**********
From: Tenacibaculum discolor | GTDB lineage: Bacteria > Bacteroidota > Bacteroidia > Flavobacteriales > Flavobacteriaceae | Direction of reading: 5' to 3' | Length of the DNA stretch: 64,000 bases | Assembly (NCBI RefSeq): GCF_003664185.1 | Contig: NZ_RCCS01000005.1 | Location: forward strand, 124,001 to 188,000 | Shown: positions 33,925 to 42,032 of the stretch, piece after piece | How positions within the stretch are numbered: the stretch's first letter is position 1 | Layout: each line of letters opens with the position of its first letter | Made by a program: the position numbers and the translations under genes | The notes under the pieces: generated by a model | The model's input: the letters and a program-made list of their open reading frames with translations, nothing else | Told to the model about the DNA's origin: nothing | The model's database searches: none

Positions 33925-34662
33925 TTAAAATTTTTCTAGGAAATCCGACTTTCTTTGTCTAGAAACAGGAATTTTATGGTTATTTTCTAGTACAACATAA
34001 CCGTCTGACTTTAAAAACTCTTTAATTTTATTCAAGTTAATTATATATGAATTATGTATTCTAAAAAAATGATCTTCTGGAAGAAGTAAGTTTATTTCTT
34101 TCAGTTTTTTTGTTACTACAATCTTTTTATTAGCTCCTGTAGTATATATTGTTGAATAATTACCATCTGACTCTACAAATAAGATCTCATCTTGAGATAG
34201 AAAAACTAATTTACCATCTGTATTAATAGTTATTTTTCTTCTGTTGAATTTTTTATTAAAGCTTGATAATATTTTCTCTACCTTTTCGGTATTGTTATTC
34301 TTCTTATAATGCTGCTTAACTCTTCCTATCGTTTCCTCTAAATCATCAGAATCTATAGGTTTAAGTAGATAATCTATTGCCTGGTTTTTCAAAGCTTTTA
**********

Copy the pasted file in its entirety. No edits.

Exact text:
From: Tenacibaculum discolor | GTDB lineage: Bacteria > Bacteroidota > Bacteroidia > Flavobacteriales > Flavobacteriaceae | Direction of reading: 5' to 3' | Length of the DNA stretch: 64,000 bases | Assembly (NCBI RefSeq): GCF_003664185.1 | Contig: NZ_RCCS01000005.1 | Location: forward strand, 124,001 to 188,000 | Shown: positions 33,925 to 42,032 of the stretch, piece after piece | How positions within the stretch are numbered: the stretch's first letter is position 1 | Layout: each line of letters opens with the position of its first letter | Made by a program: the position numbers and the translations under genes | The notes under the pieces: generated by a model | The model's input: the letters and a program-made list of their open reading frames with translations, nothing else | Told to the model about the DNA's origin: nothing | The model's database searches: none

Positions 33925-34662
33925 TTAAAATTTTTCTAGGAAATCCGACTTTCTTTGTCTAGAAACAGGAATTTTATGGTTATTTTCTAGTACAACATAA
34001 CCGTCTGACTTTAAAAACTCTTTAATTTTATTCAAGTTAATTATATATGAATTATGTATTCTAAAAAAATGATCTTCTGGAAGAAGTAAGTTTATTTCTT
34101 TCAGTTTTTTTGTTACTACAATCTTTTTATTAGCTCCTGTAGTATATATTGTTGAATAATTACCATCTGACTCTACAAATAAGATCTCATCTTGAGATAG
34201 AAAAACTAATTTACCATCTGTATTAATAGTTATTTTTCTTCTGTTGAATTTTTTATTAAAGCTTGATAATATTTTCTCTACCTTTTCGGTATTGTTATTC
34301 TTCTTATAATGCTGCTTAACTCTTCCTATCGTTTCCTCTAAATCATCAGAATCTATAGGTTTAAGTAGATAATCTATTGCCTGGTTTTTCAAAGCTTTTA